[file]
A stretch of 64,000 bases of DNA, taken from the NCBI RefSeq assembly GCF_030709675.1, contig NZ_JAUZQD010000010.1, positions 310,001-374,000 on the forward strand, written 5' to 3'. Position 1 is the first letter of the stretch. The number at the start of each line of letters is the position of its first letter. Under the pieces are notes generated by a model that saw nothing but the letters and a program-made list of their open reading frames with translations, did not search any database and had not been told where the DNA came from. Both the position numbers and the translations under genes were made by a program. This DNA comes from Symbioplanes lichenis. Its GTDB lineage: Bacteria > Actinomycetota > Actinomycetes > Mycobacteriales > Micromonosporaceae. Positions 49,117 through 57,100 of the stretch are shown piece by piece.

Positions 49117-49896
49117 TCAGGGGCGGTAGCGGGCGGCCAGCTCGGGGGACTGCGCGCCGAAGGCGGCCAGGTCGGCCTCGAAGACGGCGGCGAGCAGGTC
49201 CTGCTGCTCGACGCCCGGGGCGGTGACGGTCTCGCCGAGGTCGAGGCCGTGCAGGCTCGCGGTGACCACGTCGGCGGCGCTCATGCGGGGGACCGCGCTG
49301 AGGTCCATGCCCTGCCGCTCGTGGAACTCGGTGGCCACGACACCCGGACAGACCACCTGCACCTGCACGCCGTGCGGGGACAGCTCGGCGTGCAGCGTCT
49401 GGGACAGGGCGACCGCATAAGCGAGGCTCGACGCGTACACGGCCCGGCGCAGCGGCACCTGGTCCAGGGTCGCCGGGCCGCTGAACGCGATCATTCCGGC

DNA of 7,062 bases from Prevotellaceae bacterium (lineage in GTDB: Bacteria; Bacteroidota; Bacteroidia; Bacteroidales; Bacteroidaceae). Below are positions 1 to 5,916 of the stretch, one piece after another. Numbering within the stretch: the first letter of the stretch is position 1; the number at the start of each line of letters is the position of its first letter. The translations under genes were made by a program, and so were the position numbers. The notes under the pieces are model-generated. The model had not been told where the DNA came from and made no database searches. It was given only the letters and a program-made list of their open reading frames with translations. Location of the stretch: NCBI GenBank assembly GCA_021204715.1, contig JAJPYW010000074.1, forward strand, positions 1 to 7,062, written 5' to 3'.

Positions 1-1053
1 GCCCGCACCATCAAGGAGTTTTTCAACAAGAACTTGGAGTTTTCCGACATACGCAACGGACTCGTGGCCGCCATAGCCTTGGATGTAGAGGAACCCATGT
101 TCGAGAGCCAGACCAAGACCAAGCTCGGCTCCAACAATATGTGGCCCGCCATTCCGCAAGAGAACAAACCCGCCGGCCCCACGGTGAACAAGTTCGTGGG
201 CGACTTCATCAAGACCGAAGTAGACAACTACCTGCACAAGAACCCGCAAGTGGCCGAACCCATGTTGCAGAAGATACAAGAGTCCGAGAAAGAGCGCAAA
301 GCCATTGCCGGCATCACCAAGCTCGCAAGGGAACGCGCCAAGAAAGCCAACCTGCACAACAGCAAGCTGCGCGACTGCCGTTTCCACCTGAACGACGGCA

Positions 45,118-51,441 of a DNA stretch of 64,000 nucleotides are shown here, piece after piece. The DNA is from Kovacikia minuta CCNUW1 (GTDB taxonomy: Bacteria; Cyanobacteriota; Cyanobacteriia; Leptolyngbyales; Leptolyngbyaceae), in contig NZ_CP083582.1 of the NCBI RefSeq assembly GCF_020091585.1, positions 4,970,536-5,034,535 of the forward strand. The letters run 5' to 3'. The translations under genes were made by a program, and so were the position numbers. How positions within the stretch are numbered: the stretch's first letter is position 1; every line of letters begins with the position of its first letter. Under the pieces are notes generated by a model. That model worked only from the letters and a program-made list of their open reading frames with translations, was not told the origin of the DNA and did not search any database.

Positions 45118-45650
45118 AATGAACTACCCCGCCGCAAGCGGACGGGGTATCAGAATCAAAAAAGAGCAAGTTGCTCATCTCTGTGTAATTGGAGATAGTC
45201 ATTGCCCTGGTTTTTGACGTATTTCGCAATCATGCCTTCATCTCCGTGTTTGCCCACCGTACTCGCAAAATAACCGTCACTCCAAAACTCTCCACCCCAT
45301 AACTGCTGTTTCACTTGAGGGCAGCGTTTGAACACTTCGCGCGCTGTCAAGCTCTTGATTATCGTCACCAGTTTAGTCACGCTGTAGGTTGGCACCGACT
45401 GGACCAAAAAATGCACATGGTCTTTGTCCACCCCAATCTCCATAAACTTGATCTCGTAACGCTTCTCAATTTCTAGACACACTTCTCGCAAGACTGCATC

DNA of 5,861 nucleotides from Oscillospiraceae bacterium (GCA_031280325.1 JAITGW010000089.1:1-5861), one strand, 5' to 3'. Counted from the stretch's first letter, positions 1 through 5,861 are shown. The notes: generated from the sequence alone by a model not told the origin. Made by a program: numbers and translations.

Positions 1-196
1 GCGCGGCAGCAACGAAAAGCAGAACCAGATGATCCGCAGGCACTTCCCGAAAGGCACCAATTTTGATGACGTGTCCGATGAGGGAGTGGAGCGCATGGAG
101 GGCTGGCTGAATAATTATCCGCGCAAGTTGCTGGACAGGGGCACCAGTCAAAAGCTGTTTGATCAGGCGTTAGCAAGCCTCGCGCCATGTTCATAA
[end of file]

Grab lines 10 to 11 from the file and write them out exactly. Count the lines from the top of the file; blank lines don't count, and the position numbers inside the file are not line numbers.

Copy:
101 TCGAGAGCCAGACCAAGACCAAGCTCGGCTCCAACAATATGTGGCCCGCCATTCCGCAAGAGAACAAACCCGCCGGCCCCACGGTGAACAAGTTCGTGGG
201 CGACTTCATCAAGACCGAAGTAGACAACTACCTGCACAAGAACCCGCAAGTGGCCGAACCCATGTTGCAGAAGATACAAGAGTCCGAGAAAGAGCGCAAA